The year I arrived in 1985, I joined the "Earth Reggae" band as a foundation member. The band formed around a strong social conscience or earth consciousness. Our music was celebratory and uplifting, but was used as a platform to air our views on everything from legalization of marijuana, mining, logging and environmental pollution to Indigenous issues.
At the time, rock music was the most prevalent genre in the shire, so the band was recognised for bringing something new. We stood out, especially since we brought unwanted attention to the area by advocating for the legal use of marijuana. At the time, Mullumbimby, Byron and the surrounding hills were under heavy police scrutiny for the illegal growing and use of marijuana. The Shire had developed the unsavoury reputation as the Marijuana stronghold in Australia. Police raids were very commonplace and the media attention gave the area and its residents a murky reputation for being non-conformist and wild. Remnants of this remain today, though to a much lesser extent. The Marijuana raids always seemed to get tipped off. Word would spread and everyone would let everyone else know what was happening so they could hide their stash, even if it was only tin can sized.
In 1994, the band created a roadshow, and toured with it through as many towns and communities possible to Cairns. We sold T-shirts and CD's to fund the tour. The primary aim of the tour was to promote awareness of forest issues around the world. The money we made was used to purchase sustainable logging equipment for New Guinea tribes. We purchased portable logging mills to allow them to sustainably cut and prepare timber without destroying large areas of forest just to get one tree out.
Our roadshow was very well received, especially by the isolated communities up North. In the smaller communities, we were often paid in mangoes and pawpaw’s, and with cash where possible. The roadshow was a real highlight for the band and allowed us to integrate our conscious music with on ground action. In addition to playing and touring with the band, I put on reggae clubs all around the Byron Shire, made and sold ital food and worked at Bluesfest for 10 years in staging and production.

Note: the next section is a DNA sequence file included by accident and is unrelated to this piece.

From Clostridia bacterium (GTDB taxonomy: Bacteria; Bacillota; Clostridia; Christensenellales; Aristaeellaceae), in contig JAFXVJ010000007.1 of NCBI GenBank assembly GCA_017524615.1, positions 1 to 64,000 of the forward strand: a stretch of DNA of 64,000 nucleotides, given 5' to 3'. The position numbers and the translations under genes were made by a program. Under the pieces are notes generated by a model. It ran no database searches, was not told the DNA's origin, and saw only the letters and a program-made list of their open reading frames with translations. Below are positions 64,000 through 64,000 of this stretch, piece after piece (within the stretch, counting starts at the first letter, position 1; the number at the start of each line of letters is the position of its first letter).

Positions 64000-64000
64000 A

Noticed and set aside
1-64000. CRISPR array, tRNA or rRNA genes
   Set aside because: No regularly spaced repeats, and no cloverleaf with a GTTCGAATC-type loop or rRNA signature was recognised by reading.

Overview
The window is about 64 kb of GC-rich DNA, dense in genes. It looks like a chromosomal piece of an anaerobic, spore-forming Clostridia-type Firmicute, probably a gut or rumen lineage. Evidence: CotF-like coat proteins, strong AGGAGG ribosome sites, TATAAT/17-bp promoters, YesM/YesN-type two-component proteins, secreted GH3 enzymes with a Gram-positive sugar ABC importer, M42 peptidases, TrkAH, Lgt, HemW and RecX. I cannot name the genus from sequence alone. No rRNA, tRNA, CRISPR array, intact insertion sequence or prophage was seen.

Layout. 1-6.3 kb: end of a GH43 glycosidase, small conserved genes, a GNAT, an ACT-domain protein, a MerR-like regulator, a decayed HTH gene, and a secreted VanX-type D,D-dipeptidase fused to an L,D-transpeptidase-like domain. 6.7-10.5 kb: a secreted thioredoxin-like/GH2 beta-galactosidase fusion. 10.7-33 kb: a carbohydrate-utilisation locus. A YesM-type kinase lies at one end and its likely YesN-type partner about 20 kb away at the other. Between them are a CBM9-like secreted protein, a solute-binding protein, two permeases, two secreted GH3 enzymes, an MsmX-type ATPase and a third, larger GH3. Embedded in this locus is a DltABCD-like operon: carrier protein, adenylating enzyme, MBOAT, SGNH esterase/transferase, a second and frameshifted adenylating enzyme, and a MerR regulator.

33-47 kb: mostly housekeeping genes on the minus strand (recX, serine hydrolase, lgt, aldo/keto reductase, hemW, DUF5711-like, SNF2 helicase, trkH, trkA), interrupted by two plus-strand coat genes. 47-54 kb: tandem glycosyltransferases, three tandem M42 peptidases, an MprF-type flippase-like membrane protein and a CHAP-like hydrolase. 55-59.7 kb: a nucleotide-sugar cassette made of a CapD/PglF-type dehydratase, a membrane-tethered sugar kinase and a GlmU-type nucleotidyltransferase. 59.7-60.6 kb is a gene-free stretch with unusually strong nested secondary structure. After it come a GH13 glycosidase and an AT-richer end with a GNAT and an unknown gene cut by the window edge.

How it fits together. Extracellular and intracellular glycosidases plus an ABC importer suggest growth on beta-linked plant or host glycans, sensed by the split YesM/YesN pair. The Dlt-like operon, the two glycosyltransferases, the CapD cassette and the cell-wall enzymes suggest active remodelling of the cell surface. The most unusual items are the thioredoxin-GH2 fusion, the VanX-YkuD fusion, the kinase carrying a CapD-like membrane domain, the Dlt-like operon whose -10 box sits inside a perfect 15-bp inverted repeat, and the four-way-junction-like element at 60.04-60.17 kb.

Looking back now, in my sixties, ‘homeless’ and living the fluid van life, I ask myself, what has changed? People are more affluent now, but the aged and those who chose not to pursue formal qualifications or the rigidity of the usual occupations can’t afford to live in houses. Without being disgruntled, vans are now our homes. What I miss most is the companionship through breaking bread together and creating bonds. Also, I miss the easier sharing we had in the hills ‑ the sharing of food, vehicles, accommodation, equipment and friendships. This enriched our lives. Perhaps the rougher, less certain and more organic lifestyle back then, encouraged more sharing. I’ve never cared for security or certainty. For me life is a constant struggle, which I enjoy because the end of the struggle is the end of one’s life on the planet. Happiness is something I’ve taught myself not to expect all the time ‑ some days are diamonds and some are dust. Many might object to this view, but this has been my view and this view has carried me through.
I’m 66 now, but I’m still get satisfaction out of simple food, simple joys and blasting reggae music. I love the idea of Table360 and would happily join many for a home cooked meal. I wish I could cook a meal of my own in return, but I’m less of a cook and more of a survivalist – an assembler of food. I love organic tempeh that still has the rhizomes on it. In a world that is so sanitised and pure, it is an anarchistic food. It's also good for gut flora. I enjoy having it with fresh veggies, lots of brassicas, pumpkins, orange foods and ancient grains like millet. Food is for healing. Let us share music, food and love.